For several months now, wildfires have been raging across the majority of the western United States. The National Interagency Fire Center has reported that as of October 23, 2020 there have been 46,681 wildfires across the country, burning over 8.6 million acres of land. These wildfires have destroyed homes, decimated wildlife habitat, and displaced people and animals.
On top of this, smoke from wildfires has spread across the country; significantly effecting air quality, spreading ash and more. At one point, NASA even shared images of smoke spanning over 5,000 miles across the earth.
Many of us are heeding advice to stay indoors and avoid outdoor activities, minimizing exposure to what has often been described as toxic atmospheres. Unfortunately for our equine companions, they usually can’t escape the outdoors. Even if they are housed indoors, most don’t have access to air filtration systems.
So, what kind of effects can smoke have on the equine respiratory system and how can you help them? There are
several symptoms of smoke exposure in horses and several things you can do to help them, naturally. Remember, if your horse has been directly involved in a wildfire, evacuated, or showing symptoms of acute smoke inhalation, have them evaluated by a veterinarian immediately.
Symptoms of Smoke Inhalation in Horses:
Symptoms in horses can be variable and sometimes, hard to notice. A calm horse should have a resting respiratory rate of 12 to 24 breaths per minute. Pay close attention to your horse and call a veterinarian if your horse is exhibiting symptoms of acute smoke inhalation.
Symptoms of acute smoke inhalation include:
- Heavy breathing (if your horses has a resting respiratory rate greater than 30 breaths per minute or more)
- Obvious flaring of nostrils
- Wheezing or noisy breathing
- Increased effort of breathing with the development of a “heave line” along the lower abdomen
- Repetitive coughing or deep coughing
- Abnormal nasal discharge
Other symptoms of smoke exposure:
- Runny eyes
- Decreased stamina
- Increased heart rate, particularly under stress
What Else Can You Do?
1 Bring Your Horse Inside – If you’re able, and the air quality inside your barn is better than outside, bring your horse inside. You may even consider placing fans inside their shelter to move smoke and other dust or irritants back outside. Be sure to point fans towards the outside of the shelter.
2 Don’t Work Your Horse – It can be hard to take time off from riding, particularly for competitive horses. But the best thing you can do for your horse when air quality is down or if smoke is obvious in the air, is to give them the day off. Don’t ride, lunge, or even turnout if you think that they will be kicking up their heels. Most states will provide current air quality on a regular basis, so check often. Be sure to bring your horse back to work slowly and monitor their progress.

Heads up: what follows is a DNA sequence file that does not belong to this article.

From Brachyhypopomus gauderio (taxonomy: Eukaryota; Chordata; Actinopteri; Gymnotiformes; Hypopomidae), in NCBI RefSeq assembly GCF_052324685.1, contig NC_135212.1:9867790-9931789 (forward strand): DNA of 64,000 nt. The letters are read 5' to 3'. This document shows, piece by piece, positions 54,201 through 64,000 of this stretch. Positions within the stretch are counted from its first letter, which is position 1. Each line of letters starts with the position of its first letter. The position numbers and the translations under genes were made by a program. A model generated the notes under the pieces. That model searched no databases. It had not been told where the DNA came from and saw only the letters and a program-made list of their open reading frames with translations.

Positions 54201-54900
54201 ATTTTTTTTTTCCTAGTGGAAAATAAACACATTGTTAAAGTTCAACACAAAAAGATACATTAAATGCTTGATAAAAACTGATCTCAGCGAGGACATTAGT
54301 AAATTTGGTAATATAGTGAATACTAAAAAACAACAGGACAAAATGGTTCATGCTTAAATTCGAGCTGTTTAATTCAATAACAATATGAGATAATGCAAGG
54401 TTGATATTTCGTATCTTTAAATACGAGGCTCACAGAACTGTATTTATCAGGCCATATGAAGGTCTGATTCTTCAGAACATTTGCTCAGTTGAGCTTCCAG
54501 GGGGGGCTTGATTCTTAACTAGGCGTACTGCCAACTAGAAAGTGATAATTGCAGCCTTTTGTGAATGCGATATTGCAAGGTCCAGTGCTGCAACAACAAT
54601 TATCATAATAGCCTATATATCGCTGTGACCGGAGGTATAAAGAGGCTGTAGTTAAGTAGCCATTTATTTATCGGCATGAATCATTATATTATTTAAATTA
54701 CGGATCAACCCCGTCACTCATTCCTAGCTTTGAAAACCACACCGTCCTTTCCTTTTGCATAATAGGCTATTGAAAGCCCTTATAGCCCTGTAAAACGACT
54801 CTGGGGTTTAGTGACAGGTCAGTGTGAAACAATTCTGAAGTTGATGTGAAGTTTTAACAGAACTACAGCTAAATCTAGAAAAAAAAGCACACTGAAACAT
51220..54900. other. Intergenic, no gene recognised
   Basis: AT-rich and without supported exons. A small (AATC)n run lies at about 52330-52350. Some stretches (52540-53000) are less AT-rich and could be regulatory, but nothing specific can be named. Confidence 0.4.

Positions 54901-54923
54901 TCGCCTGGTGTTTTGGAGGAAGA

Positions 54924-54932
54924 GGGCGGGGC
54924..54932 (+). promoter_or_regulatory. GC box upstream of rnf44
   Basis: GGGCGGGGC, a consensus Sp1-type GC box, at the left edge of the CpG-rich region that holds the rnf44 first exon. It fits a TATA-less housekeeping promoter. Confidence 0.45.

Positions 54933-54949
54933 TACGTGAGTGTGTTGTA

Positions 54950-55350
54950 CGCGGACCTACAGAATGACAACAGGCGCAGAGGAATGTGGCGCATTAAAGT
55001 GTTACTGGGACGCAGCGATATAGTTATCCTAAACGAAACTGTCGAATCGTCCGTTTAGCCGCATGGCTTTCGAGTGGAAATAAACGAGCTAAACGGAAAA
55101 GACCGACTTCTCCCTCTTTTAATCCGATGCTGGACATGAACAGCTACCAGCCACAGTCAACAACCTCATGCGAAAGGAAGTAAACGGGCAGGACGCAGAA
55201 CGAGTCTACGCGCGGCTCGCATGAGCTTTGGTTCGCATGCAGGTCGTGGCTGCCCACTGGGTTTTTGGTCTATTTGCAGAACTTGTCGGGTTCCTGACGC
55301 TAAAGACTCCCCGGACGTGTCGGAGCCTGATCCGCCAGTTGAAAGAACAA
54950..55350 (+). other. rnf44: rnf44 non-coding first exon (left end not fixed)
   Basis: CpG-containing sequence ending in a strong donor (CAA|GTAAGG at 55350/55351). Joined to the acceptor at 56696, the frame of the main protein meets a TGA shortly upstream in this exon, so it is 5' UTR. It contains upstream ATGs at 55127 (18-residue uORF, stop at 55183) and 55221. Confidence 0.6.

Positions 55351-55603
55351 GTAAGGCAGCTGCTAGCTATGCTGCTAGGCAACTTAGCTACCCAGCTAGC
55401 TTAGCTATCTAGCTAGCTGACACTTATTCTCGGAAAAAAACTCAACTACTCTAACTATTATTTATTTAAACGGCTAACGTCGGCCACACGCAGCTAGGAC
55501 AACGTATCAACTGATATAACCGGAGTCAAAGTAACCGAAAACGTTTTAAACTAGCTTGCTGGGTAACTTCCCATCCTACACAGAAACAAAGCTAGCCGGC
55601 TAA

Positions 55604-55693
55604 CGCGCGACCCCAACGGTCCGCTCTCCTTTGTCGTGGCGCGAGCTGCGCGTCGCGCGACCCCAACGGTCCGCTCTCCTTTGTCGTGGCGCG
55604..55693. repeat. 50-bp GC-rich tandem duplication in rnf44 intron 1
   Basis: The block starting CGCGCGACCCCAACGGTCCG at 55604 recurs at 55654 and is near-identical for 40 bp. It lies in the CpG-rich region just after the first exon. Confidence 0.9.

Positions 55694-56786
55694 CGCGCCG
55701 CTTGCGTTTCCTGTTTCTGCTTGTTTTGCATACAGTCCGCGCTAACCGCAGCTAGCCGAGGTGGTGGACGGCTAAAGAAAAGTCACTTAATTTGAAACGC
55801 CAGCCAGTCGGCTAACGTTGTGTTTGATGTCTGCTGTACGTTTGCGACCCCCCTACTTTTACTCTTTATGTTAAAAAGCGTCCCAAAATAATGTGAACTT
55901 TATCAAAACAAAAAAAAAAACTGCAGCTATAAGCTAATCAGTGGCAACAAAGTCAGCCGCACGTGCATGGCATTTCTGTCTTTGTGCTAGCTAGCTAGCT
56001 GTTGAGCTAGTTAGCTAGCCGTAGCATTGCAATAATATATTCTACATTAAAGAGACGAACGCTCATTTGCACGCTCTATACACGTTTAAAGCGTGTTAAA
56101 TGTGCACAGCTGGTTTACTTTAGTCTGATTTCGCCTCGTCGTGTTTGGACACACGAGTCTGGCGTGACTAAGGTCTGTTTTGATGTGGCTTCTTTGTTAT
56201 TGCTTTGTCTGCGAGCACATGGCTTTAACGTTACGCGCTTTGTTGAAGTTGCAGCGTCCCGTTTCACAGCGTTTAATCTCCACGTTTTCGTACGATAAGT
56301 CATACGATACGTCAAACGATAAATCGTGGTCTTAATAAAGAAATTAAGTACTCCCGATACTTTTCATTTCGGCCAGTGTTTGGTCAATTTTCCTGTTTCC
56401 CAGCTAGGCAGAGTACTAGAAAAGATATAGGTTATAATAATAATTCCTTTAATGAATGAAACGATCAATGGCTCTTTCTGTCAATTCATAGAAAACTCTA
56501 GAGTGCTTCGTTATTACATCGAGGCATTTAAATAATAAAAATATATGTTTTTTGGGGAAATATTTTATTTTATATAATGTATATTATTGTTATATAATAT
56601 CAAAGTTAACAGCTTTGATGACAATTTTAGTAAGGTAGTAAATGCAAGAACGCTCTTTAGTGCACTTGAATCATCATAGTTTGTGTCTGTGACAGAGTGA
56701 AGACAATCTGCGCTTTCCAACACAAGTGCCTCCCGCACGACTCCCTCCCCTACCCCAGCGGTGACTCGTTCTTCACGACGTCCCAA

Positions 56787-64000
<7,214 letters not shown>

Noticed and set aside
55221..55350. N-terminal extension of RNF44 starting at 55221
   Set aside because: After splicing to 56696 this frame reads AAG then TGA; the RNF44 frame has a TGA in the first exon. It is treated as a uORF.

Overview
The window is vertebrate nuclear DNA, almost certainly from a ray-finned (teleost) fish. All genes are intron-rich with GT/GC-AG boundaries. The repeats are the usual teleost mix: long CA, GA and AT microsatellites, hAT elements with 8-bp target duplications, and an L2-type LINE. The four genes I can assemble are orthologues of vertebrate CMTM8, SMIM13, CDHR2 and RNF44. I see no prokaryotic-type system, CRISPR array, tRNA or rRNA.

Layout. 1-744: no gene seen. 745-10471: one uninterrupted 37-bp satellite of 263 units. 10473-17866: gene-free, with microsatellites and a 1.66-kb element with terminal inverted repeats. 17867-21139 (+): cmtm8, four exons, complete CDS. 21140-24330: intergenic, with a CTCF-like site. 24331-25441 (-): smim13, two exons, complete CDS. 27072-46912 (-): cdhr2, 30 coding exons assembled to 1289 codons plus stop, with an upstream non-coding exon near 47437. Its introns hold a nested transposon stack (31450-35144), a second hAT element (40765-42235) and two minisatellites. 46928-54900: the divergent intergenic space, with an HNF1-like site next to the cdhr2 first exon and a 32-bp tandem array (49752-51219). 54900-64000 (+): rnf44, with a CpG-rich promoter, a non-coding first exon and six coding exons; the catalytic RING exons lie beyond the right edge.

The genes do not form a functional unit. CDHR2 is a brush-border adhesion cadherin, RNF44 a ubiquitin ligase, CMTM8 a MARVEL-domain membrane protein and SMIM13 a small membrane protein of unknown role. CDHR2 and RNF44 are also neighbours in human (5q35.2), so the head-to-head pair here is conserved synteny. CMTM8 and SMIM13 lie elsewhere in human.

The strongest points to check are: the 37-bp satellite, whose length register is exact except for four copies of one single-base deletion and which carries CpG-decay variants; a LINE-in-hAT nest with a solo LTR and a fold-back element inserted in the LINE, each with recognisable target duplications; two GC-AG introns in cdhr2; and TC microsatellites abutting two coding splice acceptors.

3 Supplement to Support Them – Supplementing your horse during this time is extremely important to ensure that they are getting the added support their respiratory and circulatory system are going to require to stay healthy. It’s most important to supplement to decrease inflammation, increase lung elasticity, and decrease tissue damage.
- Vitamin C, Vitamin E and other antioxidants – We strongly recommending supplementing your horse with natural antioxidants to decrease inflammation and improve cell regeneration. Garli+C or Citrus C/Q are excellent choices for supporting your horse during this challenging time.
- Omega Fatty Acids – Omega fatty acids has been shown to be an effective support method for horses with acute smoke inhalation. We recommend talking to your veterinarian about Aleira made by Arenus Animal Health, to see if your horse would benefit from this heavily researched omega-based product.
- Respiratory Supporting Herbs – There are several herbs that have been shown to help support the lungs, increase lung elasticity, and decrease irritation of the lungs. These herbs include lungwort, yarrow, mullein, shepherds purse, coltsfoot, and chickweed. We recommend checking out our Bleeders Blend to help support your horse’s lungs, naturally. Bleeders Blend is particularly helpful with coughs as well.
4 Provide Access to Clean Water – Make sure to keep clean, fresh water in front of your horse at all times. A well hydrated horse will have a better lubricated respiratory system which, helps protect it.
5 Reduce Irritants as Much as Possible – Adding additional irritants to the air can further exacerbate your horse’s respiratory distress and irritation. Don’t do things like drag your arena or sweep your aisle in your horse’s presence. Water areas that they will be spending time in, when possible. Water aisles, runs, or turnout traps if you can, to reduce dust.
With close monitoring and some management changes, most horses can manage smoke exposure well. Keep in contact with your veterinarian about your horse’s progress, especially if your horse has had acute smoke inhalation or if they are at higher risk. In the meantime, we will continue to hope for moisture to help dampen these wildfires and remain thankful for all of the hard-working firefighters across the country.
If you have questions about Equilite Herbals reach out to our customer service team at email@example.com or 866-298-3613